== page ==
You might say that today’s post is not entirely genre specific. It applies as easily to the Reboot as the Dose, as much to fiction writing as to work in the medical humanities or elsewhere. We all must revise.
Before you scream in horror (and sometimes I do, no lie), a word about what this word means: See. Again. And again. And again. This is a far cry from editing. It means going over the same ground and figuring out 1. is this fruitful? 2. is this necessary? 3. is this “right”? On some level, I think we dislike revision because it opens the prospect that hours of work will be thrown out, uprooted, cast aside. We worked on that sentence or section for hours–now it’s not going in? And the older the writing is, the more it has matured unchanged, the harder that process becomes. Re-writing the last chapter is never as difficult as revising the first one; it’s got roots into the eternal abyss of originary thought. We may as well shift the earth on its axis.
But to be honest, the prospect of tossing out and starting new isn’t the most troubling thing for me. See, that kind of revision is actually more like “seeing new” than “seeing again.” It’s the spark of novelty that drives creative power (and has thousands scribbling away right now for #NaNoWriMo). But how many of those new-penned novels will be brought back to the table for the much more tedious work of refitting, refashioning, re-reing?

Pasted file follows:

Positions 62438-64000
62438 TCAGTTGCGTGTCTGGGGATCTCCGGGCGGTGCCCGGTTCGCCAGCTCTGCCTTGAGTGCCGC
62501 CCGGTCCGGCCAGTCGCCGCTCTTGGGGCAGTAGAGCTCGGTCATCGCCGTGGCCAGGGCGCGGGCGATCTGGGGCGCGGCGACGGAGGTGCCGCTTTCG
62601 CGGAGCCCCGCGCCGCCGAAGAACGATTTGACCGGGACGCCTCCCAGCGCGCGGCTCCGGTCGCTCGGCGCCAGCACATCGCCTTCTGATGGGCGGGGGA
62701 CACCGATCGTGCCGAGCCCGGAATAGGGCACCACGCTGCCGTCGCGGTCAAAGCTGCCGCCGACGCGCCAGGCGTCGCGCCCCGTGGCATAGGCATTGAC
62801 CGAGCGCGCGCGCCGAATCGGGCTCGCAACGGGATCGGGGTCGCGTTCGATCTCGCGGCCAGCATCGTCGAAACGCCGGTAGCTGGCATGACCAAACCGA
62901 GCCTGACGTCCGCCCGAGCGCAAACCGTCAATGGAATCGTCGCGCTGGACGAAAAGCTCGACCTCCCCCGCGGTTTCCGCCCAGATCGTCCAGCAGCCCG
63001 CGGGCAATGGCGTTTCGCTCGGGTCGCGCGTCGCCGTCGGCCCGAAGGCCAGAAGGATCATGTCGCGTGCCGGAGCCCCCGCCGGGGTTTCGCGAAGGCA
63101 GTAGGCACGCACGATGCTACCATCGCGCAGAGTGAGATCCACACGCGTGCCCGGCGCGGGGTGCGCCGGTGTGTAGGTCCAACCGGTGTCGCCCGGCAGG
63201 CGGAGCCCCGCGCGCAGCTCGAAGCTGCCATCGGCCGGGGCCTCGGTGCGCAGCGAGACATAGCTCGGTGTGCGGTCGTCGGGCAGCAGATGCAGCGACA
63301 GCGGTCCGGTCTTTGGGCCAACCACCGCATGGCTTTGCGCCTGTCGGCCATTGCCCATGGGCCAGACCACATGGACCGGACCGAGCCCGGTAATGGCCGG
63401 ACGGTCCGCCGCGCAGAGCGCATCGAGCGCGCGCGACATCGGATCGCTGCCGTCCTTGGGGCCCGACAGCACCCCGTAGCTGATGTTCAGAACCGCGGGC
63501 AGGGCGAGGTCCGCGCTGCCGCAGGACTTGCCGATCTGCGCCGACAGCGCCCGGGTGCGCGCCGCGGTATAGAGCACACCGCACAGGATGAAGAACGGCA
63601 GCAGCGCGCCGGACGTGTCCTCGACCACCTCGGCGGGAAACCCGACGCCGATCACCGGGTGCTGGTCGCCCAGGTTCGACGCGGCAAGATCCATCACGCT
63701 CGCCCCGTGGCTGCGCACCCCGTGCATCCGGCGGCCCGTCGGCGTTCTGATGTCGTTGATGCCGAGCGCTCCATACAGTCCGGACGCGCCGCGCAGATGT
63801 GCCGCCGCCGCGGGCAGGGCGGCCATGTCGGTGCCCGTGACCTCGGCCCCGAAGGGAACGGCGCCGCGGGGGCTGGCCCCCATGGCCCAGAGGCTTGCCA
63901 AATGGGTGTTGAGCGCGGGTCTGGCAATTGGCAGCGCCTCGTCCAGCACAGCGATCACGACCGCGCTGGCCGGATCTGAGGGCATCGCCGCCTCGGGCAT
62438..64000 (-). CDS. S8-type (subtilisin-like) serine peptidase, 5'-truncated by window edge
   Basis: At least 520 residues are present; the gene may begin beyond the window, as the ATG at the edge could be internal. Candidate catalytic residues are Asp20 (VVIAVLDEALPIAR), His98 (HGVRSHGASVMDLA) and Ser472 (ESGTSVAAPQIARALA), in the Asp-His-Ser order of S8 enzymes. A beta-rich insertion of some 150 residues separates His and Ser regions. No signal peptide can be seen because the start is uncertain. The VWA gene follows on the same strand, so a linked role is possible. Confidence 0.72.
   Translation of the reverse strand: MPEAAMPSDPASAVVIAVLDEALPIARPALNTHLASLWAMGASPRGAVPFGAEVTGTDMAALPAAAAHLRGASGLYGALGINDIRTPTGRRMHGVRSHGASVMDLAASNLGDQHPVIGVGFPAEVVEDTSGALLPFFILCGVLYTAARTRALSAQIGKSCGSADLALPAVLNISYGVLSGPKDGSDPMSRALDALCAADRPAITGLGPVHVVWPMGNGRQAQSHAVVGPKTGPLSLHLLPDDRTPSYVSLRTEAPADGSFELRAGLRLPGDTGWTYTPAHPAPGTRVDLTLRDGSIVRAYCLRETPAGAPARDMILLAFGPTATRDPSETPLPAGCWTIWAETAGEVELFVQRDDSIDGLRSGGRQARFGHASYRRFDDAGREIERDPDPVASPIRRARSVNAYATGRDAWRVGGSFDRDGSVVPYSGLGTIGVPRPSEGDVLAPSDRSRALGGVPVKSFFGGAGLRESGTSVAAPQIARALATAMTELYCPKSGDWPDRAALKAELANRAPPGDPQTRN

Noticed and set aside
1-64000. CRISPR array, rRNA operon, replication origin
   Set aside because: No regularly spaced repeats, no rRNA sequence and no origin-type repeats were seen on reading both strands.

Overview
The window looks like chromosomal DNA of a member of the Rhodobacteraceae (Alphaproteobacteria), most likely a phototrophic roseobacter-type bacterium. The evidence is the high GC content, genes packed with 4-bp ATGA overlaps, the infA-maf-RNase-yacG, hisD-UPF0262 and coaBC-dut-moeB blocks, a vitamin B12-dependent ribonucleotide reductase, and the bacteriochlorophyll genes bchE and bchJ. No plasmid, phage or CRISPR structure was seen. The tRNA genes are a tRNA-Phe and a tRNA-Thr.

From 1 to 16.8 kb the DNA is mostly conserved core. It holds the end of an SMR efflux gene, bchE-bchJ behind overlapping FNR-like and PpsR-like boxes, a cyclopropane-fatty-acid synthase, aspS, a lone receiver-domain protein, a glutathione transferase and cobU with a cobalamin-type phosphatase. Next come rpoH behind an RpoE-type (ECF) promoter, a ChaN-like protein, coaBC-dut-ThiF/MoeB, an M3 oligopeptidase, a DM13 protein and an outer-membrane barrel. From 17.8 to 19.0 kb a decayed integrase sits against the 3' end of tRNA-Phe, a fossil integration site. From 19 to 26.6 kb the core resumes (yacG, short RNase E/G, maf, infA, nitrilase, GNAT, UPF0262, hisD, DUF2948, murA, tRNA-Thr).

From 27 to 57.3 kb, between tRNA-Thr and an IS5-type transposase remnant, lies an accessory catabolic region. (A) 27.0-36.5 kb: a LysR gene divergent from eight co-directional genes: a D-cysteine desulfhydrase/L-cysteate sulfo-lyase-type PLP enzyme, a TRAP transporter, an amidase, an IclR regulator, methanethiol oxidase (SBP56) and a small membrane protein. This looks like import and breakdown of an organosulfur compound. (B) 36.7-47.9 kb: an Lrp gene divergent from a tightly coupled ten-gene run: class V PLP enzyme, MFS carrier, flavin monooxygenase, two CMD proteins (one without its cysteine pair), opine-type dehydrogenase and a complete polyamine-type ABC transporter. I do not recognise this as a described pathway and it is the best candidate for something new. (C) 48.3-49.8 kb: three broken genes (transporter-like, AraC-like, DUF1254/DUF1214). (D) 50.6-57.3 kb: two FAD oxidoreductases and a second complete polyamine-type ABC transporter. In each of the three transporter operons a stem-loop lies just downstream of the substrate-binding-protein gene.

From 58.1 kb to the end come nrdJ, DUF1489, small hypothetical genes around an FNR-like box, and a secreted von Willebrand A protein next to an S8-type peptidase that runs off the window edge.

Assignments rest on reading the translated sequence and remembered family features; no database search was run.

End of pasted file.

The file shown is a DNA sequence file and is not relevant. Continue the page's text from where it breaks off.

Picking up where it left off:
Some will. Some won’t. But this November, I’m not writing new. I’m revising old. A three-book series, yet unpublished, has been drawing to a close–and I am suddenly facing the prospect of revising Book One to match the more substantial tone and depth of Two and Three. I know, you’re really supposed to write a book, sell it, then write the next one. I didn’t do it for the Jacob Maresbeth Chronicles, and I’m not doing it for this series, either… We all have our methods, and apparently it takes me three books to sort a story arc. I’m a long-form thinker. But that also means I’m a long-term revisioner. Bless my editor at Elliott & Thompson for a saint.
And so. Here’s to seeing again. Here’s to the hard work of digging in old trenches with new spades. Here’s to those on the other end of the novel, or the essay, or the monograph–picking away for hours at the same old lines. I leave you with Oscar, as he said it best:
‘I have spent most of the day putting in a comma and the rest of the day taking it out.’ — Oscar Wilde